Here is the recipe for a soothing herbal tea, perfect for sipping after dinner, encouraging your family and friends to linger around the table for just a moment longer. This makes a big batch so you can give a jar to friends and family.
You can find the herbs in a well stocked health food market, or if you are lucky to have a garden you can grow and dry them yourself!…
This bright salad combines two of winter’s tastiest seasonal offerings: root vegetables and citrus fruit. Top it with a bit of crumbled cheese for a heartier meal or serve alongside your favorite entree. This recipe comes to us from our friends at Melissa’s Produce.
Cooking Tip of the Week: Beets are a sweet root vegetable that many kids love, but their dark red juice can make them a hassle to prepare. For a nutritious kitchen shortcut, look for packaged steamed beets in the produce section.
Food for Thought: Most fruits, like apples and peaches, taste best in late summer or early fall. This is when they are “in season,” meaning that farmers harvest them. But citrus fruits like tangerines are in season from late fall through winter, making them a refreshing way to perk up your winter dishes! In the US, citrus fruits are mainly grown in states with a mild winter, including California, Arizona and Florida.
Environmental Working Group has just released their 2015 Shopper’s Guide to Pesticides in Produce, which includes their Dirty Dozen (produce with the highest pesticide) and Clean Fifteen lists. As EWG explains:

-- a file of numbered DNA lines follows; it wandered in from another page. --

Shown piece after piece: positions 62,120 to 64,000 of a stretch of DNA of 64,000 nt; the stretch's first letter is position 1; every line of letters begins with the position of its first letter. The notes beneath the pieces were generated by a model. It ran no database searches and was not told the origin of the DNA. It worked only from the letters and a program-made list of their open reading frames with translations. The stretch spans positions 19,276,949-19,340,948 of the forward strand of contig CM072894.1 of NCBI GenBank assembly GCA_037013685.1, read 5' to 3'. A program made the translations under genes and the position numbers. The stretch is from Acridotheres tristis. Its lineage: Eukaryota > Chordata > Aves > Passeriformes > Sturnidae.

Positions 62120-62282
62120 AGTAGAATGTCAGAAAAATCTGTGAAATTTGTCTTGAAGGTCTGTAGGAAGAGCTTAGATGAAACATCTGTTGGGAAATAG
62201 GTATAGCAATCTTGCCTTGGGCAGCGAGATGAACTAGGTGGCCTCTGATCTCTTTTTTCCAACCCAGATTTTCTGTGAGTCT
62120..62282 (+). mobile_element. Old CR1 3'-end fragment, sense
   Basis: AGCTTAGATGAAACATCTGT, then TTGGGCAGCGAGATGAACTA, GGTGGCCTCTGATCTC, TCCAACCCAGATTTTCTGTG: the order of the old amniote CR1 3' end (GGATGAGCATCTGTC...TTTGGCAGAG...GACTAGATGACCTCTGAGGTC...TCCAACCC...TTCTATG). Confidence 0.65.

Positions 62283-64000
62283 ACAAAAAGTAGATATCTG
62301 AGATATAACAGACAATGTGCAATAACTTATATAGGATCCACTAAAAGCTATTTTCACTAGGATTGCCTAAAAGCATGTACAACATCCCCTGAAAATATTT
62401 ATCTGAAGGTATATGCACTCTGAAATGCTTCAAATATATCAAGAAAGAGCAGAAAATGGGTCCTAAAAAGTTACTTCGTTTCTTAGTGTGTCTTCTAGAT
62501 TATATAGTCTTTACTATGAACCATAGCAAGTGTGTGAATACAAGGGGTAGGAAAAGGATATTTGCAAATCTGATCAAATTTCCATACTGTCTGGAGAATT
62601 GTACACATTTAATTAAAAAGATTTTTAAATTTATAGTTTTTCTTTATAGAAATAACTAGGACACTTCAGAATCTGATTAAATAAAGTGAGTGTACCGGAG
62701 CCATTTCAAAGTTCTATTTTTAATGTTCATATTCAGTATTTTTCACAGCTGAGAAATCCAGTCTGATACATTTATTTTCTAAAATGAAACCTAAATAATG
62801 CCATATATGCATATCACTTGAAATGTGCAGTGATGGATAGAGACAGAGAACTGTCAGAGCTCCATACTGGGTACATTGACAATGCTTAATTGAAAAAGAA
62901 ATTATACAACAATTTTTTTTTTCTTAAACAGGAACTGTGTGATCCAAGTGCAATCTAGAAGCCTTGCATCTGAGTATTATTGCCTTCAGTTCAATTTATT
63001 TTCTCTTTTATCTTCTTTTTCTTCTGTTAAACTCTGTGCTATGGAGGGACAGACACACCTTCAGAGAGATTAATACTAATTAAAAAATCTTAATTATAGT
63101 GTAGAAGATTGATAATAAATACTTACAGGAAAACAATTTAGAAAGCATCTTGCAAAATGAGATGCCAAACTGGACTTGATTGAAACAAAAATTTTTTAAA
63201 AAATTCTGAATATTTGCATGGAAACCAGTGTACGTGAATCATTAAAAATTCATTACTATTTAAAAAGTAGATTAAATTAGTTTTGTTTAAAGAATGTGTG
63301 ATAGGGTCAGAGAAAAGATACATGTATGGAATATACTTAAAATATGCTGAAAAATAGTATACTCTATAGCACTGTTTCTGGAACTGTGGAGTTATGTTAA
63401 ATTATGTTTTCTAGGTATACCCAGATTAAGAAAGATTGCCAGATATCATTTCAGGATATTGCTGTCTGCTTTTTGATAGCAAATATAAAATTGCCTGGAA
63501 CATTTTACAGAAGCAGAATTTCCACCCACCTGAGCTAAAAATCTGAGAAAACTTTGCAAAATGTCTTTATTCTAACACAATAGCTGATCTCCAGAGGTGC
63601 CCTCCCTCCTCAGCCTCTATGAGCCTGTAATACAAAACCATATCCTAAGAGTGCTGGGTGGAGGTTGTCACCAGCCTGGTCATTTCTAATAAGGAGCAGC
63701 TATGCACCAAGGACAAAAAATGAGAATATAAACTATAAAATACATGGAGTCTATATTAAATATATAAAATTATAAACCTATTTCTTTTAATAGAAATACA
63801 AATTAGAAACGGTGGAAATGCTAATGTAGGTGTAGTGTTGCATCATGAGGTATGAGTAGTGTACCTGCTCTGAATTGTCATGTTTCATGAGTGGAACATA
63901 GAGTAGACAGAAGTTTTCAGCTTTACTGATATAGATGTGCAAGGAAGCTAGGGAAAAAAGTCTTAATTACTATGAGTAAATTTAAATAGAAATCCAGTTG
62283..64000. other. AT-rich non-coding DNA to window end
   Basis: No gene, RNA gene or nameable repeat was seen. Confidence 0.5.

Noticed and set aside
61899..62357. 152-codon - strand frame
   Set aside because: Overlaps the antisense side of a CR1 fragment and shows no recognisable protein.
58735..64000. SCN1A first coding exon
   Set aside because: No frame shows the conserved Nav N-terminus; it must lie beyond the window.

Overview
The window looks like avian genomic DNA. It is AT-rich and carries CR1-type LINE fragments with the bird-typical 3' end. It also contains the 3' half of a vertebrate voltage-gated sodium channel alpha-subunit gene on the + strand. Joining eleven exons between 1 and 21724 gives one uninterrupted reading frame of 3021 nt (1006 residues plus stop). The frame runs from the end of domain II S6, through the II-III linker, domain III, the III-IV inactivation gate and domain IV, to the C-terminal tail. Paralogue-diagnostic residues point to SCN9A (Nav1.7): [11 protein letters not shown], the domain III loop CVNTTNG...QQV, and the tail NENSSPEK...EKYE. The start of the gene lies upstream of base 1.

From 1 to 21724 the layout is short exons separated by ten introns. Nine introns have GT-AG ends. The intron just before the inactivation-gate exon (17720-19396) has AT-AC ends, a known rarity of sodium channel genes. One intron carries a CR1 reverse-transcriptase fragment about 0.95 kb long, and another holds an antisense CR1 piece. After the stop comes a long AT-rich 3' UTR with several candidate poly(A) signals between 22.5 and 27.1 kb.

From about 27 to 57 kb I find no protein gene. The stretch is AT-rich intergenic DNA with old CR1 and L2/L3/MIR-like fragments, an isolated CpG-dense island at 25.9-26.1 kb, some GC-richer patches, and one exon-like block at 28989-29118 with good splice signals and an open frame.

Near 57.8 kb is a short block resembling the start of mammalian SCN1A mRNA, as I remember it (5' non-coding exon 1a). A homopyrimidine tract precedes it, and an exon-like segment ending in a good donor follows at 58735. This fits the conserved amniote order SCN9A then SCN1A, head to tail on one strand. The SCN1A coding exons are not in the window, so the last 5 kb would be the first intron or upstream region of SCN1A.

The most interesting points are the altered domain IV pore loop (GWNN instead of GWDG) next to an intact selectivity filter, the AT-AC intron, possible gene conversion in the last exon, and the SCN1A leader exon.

“Nearly two-thirds of the 3,015 produce samples tested by the U.S. Department of Agriculture in 2013 contained pesticide residues – a surprising finding in the face of soaring consumer demand for food without agricultural chemicals.
EWG’s Shopper’s Guide to Pesticides in Produce calculates that USDA tests found a total 165 different pesticides on thousands of fruit and vegetables samples examined in 2013.
The USDA findings indicate that the conventional fruit and produce industries are ignoring a striking market trend: American consumers are voting with their pocketbooks for produce with less pesticide. USDA’s Economic Research Service estimates that the organically produced food sector, though just 4 percent of all U.S. food sales, has enjoyed double-digit growth in recent years. The trend is particularly strong for sales of organic fruits and vegetables, which account for the lion’s share of all organic food sales: USDA economists reported that organic produce sales spiked from $5.4 billion in 2005 to an estimated $15 billion last year and increased by 11 percent between 2013 and 2014. Pesticides persisted on fruits and vegetables tested by USDA, even when they were washed and, in some cases, peeled.
EWG’s Shopper’s Guide to Pesticides in Produce recognizes that many people who want reduce their exposure to pesticides in produce cannot find or afford an all-organic diet. It helps them seek out conventionally grown fruits and vegetables that tend to test low for pesticide residues. When they want foods whose conventional versions test high for pesticides, they can make an effort to locate organic versions.”
While you can substitute tamari for soy sauce, and vice versa, there are differences. Both are made from fermented soybeans, soy flavored sauce originated in China, tamari comes from Japan and is generally richer flavored and less salty than soy sauce, making it a gentler choice, especially for when you are using it in dressings and dips.
Both soy sauce and tamari can contain wheat, but wheat-free versions of tamari are available in most Asian groceries, making it better for anyone with gluten allergies. Shôyu is the Japanese word for soy sauce.